By Ron Daly
Paul wrote in his first letter to the Thessalonians, that when the Lord descends from heaven, “the dead in Christ will rise first” (1 Thess. 4:16).
Apparently, Paul had reason to be concerned that some of the Christians in Thessalonica, were uninformed regarding the status of fellow-believers who had died. He wrote to them so that they would not grieve. He states, that when the Lord descends from heaven the dead saints will not be forgotten, nor left behind. They will rise be-fore the living are caught up to meet the Lord in the air! “For this we declare to you by the word of the Lord, that we who are alive, who are left until the coming of the Lord, will by no means precede those who have fallen asleep” (v. 15).
The apostle is not affirming any of the doctrinally erroneous presuppositions of the premillennial heresy. His point is not that the dead saints will rise and be caught up in “the rapture,” a contrived theory of premillennialists. Instead, he implicitly indicates that the dead saints will not be abandoned, but they will rise to meet the Lord together with those who remain. The following verbal phrases constitute the immediate context of Paul’s words, in which actions are ascribed to the Lord and his saints: “The Lord himself … will descend (katabesetai) from heaven, and the dead in Christ will rise (anastesontai) first. Then we who are alive, who are left (perileipomenoi), will be caught up (harpagesometha) in the clouds together with them to meet (apantesin) the Lord in the air, and so we will be (esometha) with the Lord forever. Therefore encourage (parakaleite) one another with these words” (vv. 16-17). Notice the word “then” in verse 17. It translates epeita which in the present context is emphatic, and the term means “after that, in the next place.” The Greek-English Lexicon of The New Testament and Other Early Christian Literature, Bauer, Arndt-Gingrich-Danker, 284, indicates that epeita is used “to denote succession in enumerations, together with indications of chronological sequence.”
Paul’s point seems to be, immediately after the dead saints rise the living saints will join them to meet the Lord in the air.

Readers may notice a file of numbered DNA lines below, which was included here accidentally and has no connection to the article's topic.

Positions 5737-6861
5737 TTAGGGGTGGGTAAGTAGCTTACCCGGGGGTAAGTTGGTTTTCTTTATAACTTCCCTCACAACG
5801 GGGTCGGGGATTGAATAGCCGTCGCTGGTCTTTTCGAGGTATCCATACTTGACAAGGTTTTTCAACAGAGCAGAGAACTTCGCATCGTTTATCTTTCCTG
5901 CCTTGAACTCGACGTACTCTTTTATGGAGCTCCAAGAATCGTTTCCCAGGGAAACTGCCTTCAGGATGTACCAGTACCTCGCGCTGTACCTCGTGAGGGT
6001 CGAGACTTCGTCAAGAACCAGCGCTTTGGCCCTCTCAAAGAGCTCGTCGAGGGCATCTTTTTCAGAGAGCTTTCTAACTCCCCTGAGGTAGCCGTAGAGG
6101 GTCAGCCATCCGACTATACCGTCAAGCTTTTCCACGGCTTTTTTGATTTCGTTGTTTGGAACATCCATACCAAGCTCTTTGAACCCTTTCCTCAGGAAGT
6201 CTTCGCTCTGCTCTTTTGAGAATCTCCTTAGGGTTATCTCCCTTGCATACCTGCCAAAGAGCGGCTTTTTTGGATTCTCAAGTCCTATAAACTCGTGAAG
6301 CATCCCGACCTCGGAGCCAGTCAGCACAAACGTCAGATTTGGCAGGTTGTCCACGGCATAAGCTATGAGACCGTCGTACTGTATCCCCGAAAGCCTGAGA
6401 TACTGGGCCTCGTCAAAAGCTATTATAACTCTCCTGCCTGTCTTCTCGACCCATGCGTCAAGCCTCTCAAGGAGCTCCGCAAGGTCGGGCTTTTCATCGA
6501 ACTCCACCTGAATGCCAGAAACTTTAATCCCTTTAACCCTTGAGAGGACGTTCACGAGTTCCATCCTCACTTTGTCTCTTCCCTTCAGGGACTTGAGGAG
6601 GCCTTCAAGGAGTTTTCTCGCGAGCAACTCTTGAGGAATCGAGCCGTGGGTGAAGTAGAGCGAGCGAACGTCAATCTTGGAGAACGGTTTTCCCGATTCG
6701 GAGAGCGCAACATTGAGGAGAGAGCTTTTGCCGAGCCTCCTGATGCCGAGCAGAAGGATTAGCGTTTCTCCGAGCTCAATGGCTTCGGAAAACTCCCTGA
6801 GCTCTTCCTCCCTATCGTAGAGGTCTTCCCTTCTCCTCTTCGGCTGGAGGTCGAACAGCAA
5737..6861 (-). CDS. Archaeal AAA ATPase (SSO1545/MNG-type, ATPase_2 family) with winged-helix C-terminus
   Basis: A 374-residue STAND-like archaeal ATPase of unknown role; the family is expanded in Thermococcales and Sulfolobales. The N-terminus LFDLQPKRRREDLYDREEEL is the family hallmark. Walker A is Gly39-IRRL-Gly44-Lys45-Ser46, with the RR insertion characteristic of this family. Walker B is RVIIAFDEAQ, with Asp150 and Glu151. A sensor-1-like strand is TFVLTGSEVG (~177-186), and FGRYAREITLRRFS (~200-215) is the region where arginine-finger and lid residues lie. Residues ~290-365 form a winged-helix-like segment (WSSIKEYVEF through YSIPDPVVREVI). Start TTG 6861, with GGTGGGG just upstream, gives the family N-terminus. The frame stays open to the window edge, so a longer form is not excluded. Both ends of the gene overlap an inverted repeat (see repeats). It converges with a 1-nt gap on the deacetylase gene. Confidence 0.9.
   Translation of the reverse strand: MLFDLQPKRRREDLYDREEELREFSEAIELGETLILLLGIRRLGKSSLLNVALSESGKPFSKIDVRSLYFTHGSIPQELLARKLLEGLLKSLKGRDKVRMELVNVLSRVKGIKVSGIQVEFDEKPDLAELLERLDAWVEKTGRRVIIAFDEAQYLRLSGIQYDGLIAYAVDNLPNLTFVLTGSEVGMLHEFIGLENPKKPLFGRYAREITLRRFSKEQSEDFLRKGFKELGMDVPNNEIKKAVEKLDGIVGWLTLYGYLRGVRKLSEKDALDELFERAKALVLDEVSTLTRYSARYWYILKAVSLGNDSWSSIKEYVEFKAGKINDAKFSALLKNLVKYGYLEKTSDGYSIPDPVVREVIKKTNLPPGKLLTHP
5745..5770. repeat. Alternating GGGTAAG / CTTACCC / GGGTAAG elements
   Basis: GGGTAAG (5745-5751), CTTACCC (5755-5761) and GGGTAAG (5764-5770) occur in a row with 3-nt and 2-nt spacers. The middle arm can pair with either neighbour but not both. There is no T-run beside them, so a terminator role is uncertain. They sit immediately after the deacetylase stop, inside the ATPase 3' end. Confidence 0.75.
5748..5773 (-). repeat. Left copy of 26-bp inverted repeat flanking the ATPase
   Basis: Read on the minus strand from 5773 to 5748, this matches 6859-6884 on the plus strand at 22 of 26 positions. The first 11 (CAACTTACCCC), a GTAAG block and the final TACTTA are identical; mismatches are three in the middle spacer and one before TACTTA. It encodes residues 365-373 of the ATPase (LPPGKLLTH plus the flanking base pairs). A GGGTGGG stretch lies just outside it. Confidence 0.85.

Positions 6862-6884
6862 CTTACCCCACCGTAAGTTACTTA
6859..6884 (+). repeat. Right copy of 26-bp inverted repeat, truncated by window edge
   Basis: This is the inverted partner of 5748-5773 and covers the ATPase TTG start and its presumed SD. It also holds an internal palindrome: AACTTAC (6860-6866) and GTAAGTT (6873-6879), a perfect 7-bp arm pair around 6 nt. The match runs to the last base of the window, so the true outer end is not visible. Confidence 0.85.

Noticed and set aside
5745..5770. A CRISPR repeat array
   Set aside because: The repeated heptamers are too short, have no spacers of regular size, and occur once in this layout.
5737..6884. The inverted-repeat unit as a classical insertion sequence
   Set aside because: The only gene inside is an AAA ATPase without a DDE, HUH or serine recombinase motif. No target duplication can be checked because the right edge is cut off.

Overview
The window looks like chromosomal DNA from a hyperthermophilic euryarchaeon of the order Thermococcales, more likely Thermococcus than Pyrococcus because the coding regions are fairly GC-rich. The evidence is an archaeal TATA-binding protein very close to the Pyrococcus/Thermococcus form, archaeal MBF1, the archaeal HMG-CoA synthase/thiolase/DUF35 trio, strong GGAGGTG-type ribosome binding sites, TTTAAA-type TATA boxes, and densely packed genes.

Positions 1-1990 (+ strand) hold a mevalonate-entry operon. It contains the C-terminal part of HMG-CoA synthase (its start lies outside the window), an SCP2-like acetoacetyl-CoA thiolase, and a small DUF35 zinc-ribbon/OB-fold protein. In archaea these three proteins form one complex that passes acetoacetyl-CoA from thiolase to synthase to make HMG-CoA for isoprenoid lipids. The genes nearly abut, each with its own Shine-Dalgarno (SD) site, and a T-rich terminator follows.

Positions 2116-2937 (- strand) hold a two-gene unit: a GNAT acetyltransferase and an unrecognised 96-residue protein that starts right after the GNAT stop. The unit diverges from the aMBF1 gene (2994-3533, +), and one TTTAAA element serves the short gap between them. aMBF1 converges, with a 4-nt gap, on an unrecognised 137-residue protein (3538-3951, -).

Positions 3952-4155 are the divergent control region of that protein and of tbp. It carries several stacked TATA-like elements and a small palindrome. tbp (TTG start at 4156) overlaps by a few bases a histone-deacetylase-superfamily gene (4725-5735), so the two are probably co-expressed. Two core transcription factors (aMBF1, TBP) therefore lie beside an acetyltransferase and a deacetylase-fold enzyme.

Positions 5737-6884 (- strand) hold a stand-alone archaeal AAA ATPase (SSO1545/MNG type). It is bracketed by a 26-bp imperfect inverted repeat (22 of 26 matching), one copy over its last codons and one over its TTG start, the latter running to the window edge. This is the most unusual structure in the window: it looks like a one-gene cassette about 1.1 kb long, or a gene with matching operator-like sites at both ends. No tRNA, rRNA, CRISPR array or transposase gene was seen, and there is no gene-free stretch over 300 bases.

The text does not teach a partial resurrection , i.e., that some of the dead, those who are in Christ will be raised at the Lord’s coming, but the wicked dead will remain in the graves for several more years. In the 1 Thessalonians’ text Paul’s primary focus is on “we who are alive” in Christ and “the dead in Christ.” He is not denying a general resurrection of all the dead, he simply discusses one class of dead persons who will rise. This seems to be the category about which the Thessalonians had inquired, or at least were concerned.
Please consider that Paul does not say, “Only the dead in Christ shall rise,” but he says, “The dead in Christ shall rise first.” Let us ask, first in relation to what? The word “first” is a translation of proton, an adverb which in this text means “first of all, first in order.” Before the living ascend to meet the Lord, the dead in Christ will be raised and both groups shall be caught up to meet the Lord in the air.
According to numerous New Testament texts when Jesus comes to judge the world, all the dead will be raised. “Do not be astonished at this: for the hour is coming when all who are in their graves will hear his voice and will come out those who have done good, to the resurrection of life and those who have done evil, to the resurrection of condemnation” (John 5:28-29). Peter and John caused much annoyance to the priest, the captain of the temple, and the Sadducees “because they were teaching the people and proclaiming that in Jesus there is the resurrection of the dead” (Acts 4:1-2).
Paul affirmed that he was “on trial concerning the hope of the resurrection of the dead” (Acts 23:6). Paul made his defense to Felix the governor, proclaiming “that there will be a resurrection of both the righteous and the unrighteous,” and he declared that he was on trial “about the resurrection of the dead” (Acts 24:15, 21). The apostle said to the people of Athens that God “has fixed a day on which he will judge the world in righteousness by a man whom he has appointed . . . they heard of the resurrection of the dead…” (Acts 17:31-32). “For the trumpet will sound, and the dead will be raised…” (1 Cor. 15:52).
In his second letter to the Thessalonians, chapter 1:7-9, Paul states that when the Lord is “revealed from heaven” (the equivalent to “the Lord himself will descend from heaven” in the first letter, 4:16) vengeance will be inflicted on the wicked, but he will be glorified in the saints.
Therefore in 1 Thessalonians 4:13-18, Paul is not teaching a partial resurrection of some of the dead, neither is he indicating that there will be multiple resurrections of all the dead. There will be only one literal resurrection of all the dead.
Guardian of Truth XLI: 4 p. 10-11
February 20, 1997